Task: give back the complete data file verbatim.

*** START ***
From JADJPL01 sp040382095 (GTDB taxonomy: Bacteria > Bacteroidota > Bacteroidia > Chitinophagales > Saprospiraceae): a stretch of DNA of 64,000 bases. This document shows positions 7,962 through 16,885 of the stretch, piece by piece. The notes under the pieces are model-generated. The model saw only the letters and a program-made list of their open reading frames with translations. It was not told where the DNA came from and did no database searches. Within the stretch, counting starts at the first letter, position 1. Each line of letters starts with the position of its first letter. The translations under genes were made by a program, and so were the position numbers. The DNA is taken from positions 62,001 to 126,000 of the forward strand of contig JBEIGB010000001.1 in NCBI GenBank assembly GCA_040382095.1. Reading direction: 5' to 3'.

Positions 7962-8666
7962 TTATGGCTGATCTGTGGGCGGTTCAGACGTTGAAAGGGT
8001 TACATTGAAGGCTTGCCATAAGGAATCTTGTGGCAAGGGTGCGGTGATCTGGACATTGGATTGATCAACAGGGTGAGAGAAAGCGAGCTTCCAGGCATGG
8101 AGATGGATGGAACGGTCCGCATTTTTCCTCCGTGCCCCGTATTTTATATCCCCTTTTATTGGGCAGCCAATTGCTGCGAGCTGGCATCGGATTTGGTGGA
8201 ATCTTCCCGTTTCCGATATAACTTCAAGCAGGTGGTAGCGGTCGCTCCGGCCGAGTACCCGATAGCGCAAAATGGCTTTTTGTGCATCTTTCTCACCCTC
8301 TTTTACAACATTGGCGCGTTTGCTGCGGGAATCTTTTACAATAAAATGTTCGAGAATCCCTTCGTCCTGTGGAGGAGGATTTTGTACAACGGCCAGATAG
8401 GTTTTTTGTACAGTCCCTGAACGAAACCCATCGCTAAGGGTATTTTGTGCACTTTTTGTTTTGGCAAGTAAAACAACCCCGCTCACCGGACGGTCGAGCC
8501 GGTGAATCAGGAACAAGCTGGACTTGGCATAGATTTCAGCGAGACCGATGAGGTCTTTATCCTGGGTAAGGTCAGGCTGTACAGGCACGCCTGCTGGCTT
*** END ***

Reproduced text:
From JADJPL01 sp040382095 (GTDB taxonomy: Bacteria > Bacteroidota > Bacteroidia > Chitinophagales > Saprospiraceae): a stretch of DNA of 64,000 bases. This document shows positions 7,962 through 16,885 of the stretch, piece by piece. The notes under the pieces are model-generated. The model saw only the letters and a program-made list of their open reading frames with translations. It was not told where the DNA came from and did no database searches. Within the stretch, counting starts at the first letter, position 1. Each line of letters starts with the position of its first letter. The translations under genes were made by a program, and so were the position numbers. The DNA is taken from positions 62,001 to 126,000 of the forward strand of contig JBEIGB010000001.1 in NCBI GenBank assembly GCA_040382095.1. Reading direction: 5' to 3'.

Positions 7962-8666
7962 TTATGGCTGATCTGTGGGCGGTTCAGACGTTGAAAGGGT
8001 TACATTGAAGGCTTGCCATAAGGAATCTTGTGGCAAGGGTGCGGTGATCTGGACATTGGATTGATCAACAGGGTGAGAGAAAGCGAGCTTCCAGGCATGG
8101 AGATGGATGGAACGGTCCGCATTTTTCCTCCGTGCCCCGTATTTTATATCCCCTTTTATTGGGCAGCCAATTGCTGCGAGCTGGCATCGGATTTGGTGGA
8201 ATCTTCCCGTTTCCGATATAACTTCAAGCAGGTGGTAGCGGTCGCTCCGGCCGAGTACCCGATAGCGCAAAATGGCTTTTTGTGCATCTTTCTCACCCTC
8301 TTTTACAACATTGGCGCGTTTGCTGCGGGAATCTTTTACAATAAAATGTTCGAGAATCCCTTCGTCCTGTGGAGGAGGATTTTGTACAACGGCCAGATAG
8401 GTTTTTTGTACAGTCCCTGAACGAAACCCATCGCTAAGGGTATTTTGTGCACTTTTTGTTTTGGCAAGTAAAACAACCCCGCTCACCGGACGGTCGAGCC
8501 GGTGAATCAGGAACAAGCTGGACTTGGCATAGATTTCAGCGAGACCGATGAGGTCTTTATCCTGGGTAAGGTCAGGCTGTACAGGCACGCCTGCTGGCTT